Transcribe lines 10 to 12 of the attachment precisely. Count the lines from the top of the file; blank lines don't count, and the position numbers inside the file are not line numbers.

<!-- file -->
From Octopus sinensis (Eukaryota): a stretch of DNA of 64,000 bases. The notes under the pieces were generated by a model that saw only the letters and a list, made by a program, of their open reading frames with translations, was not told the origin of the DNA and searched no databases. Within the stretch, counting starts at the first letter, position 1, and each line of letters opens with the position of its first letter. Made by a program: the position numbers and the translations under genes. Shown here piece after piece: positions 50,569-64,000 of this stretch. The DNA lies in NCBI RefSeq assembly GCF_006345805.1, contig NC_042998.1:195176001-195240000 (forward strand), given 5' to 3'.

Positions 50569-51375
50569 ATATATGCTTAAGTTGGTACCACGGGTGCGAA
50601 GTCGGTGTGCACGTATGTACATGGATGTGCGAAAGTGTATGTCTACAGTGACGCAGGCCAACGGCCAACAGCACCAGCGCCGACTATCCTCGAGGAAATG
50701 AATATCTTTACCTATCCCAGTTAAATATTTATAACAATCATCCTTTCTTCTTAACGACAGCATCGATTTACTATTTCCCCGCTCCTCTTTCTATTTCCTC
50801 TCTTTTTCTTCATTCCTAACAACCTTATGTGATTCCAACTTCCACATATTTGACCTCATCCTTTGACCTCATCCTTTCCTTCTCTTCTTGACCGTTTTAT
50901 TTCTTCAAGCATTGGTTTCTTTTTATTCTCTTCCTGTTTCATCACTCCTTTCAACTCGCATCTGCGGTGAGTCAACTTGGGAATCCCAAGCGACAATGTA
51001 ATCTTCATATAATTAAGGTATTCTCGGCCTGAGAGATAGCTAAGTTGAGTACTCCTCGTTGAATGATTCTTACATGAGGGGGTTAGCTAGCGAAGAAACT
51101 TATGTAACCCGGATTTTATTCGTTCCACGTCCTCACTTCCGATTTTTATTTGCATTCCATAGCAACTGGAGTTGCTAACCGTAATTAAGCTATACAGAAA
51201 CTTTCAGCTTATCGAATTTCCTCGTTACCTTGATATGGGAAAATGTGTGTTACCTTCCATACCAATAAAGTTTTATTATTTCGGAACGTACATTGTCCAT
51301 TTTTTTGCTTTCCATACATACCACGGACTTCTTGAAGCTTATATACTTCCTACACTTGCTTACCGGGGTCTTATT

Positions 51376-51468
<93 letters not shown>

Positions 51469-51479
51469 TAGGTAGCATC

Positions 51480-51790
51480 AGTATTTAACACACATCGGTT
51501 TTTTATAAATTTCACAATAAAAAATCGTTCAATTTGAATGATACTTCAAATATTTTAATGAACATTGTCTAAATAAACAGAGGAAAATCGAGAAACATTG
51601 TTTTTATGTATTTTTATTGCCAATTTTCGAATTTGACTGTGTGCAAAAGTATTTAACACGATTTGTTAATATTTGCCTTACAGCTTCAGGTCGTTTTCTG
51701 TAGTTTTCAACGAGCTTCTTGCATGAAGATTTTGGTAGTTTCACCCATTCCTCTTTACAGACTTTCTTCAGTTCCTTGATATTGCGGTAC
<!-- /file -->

51201 CTTTCAGCTTATCGAATTTCCTCGTTACCTTGATATGGGAAAATGTGTGTTACCTTCCATACCAATAAAGTTTTATTATTTCGGAACGTACATTGTCCAT
51301 TTTTTTGCTTTCCATACATACCACGGACTTCTTGAAGCTTATATACTTCCTACACTTGCTTACCGGGGTCTTATT

Positions 51376-51468